Psych Studies With Small Samples

(Upon request, some context for a previous post crticizing pop-sci reporting of “you can’t change your mind” psych studies:)

I’m making the usual grouch about the way psych studies tend to be reported, where you read the academic paper and brain scans of six undergrads show that they sense the temperature in a white room is 6% lower than the temperature in a pink room (I’m making this up; I don’t think this study exists), and then it gets reported in the newspaper as “scientists prove the US could save $5 billion on energy costs every year if we’d wear pink-tinted glasses.”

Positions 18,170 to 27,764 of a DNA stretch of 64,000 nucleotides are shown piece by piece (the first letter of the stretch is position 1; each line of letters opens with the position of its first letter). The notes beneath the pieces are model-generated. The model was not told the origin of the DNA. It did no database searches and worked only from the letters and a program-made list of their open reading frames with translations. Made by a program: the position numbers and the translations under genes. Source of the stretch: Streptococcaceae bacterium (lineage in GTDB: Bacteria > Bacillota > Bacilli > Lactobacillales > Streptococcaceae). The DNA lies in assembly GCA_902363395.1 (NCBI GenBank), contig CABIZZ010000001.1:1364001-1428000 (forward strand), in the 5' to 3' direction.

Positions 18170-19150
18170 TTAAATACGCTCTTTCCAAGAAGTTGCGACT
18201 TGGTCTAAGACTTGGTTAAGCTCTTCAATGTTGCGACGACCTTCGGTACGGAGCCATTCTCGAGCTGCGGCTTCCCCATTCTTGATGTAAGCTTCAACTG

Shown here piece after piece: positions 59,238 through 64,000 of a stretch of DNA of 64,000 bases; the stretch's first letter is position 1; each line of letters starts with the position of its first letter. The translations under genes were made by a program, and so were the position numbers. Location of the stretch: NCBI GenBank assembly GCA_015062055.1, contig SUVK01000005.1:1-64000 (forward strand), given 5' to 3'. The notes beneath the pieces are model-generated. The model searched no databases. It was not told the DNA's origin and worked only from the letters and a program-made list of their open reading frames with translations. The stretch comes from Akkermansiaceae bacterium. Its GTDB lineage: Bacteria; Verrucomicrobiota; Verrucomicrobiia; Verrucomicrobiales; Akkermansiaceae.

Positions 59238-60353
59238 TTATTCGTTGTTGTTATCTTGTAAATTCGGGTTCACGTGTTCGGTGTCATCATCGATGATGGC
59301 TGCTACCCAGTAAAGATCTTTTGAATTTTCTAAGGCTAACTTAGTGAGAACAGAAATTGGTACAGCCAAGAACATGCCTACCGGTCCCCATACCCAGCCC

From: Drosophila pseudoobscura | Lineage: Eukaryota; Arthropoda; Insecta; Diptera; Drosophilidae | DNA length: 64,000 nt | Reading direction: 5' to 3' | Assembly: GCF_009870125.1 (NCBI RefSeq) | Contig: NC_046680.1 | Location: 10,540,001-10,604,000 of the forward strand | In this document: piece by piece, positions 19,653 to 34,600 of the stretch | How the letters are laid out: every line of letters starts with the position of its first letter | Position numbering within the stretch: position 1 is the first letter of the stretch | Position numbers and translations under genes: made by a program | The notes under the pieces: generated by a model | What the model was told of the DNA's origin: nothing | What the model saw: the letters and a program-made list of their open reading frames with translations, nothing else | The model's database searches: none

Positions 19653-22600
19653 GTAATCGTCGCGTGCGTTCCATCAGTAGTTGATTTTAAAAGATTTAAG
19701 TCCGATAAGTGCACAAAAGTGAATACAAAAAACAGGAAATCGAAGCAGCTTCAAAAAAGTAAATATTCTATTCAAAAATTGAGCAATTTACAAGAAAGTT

Most recently, I read a piece that did brain scans of a handful of people to see which topics lit up the parts of their brains that had to do with self-identity. Some of them rated as more personal than others (like gun policy) and others rated as not particularly linked to self definition (like tax policy). Which is kind of interesting, although pretty limited and not a finding that’s been replicated. But it was reported as “don’t talk politics with anyone or they’ll feel personally attacked,” which was a pretty wild leap. Tax policy is politics. Gun policy would light up the parts of my brain that have to do with evaluating my personal safety, but that doesn’t mean I have strong opinions on gun laws (I don’t).